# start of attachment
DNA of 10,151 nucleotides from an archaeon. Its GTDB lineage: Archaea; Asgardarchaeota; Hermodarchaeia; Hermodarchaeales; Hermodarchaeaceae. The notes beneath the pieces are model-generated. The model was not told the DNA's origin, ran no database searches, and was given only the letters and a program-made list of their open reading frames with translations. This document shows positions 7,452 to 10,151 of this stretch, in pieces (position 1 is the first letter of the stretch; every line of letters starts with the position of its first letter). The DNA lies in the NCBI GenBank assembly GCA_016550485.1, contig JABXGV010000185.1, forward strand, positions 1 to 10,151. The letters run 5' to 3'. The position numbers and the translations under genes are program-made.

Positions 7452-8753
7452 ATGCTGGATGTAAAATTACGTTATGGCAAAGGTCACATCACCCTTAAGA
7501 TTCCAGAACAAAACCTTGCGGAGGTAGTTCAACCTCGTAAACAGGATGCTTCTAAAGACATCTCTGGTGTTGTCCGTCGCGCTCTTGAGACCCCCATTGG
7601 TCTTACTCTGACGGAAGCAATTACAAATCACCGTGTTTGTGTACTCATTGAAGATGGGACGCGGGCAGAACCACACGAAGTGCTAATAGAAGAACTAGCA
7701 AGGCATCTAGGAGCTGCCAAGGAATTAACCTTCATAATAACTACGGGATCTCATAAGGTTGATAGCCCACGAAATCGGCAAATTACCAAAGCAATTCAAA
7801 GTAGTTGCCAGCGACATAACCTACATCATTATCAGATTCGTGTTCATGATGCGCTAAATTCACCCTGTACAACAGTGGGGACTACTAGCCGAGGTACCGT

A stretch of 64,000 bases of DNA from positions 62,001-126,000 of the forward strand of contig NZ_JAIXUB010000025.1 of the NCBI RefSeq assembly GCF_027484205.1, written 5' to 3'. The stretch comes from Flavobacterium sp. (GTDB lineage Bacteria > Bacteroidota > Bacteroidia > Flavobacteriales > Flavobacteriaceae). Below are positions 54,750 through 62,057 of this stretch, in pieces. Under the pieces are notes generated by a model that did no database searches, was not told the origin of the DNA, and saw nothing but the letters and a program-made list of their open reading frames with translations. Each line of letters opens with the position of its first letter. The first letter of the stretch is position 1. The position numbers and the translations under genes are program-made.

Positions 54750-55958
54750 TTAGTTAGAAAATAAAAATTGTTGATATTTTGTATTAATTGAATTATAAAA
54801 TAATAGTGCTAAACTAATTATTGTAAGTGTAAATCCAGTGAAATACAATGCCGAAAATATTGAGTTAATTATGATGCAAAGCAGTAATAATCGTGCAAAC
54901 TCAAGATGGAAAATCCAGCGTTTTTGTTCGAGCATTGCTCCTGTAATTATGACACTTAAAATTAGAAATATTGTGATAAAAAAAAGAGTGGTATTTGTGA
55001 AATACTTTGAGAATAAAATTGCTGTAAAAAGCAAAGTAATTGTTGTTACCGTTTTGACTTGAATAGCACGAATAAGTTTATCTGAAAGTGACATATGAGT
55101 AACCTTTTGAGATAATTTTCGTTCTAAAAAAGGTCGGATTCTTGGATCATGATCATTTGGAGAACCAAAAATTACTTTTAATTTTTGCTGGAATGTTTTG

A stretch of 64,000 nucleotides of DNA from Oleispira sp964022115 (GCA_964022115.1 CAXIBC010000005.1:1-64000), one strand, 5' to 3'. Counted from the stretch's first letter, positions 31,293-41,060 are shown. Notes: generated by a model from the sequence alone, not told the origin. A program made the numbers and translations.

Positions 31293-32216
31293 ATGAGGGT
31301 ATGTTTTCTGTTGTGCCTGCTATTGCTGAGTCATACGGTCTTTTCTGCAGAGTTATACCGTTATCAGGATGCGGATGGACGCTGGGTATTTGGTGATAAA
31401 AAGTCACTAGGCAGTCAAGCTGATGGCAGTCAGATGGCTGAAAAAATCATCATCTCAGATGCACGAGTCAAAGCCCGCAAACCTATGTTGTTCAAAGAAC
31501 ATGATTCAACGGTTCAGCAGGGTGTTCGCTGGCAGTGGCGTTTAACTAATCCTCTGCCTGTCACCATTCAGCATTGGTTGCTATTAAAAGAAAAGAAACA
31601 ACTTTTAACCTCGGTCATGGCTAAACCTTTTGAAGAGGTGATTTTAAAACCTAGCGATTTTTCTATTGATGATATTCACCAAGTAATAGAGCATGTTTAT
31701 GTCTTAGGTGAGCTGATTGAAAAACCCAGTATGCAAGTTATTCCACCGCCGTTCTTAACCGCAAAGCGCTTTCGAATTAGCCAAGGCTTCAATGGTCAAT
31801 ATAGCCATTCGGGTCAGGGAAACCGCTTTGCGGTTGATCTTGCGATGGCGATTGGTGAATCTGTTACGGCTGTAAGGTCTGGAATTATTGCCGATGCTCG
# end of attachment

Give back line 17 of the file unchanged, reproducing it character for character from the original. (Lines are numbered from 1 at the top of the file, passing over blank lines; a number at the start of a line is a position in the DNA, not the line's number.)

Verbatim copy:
31293 ATGAGGGT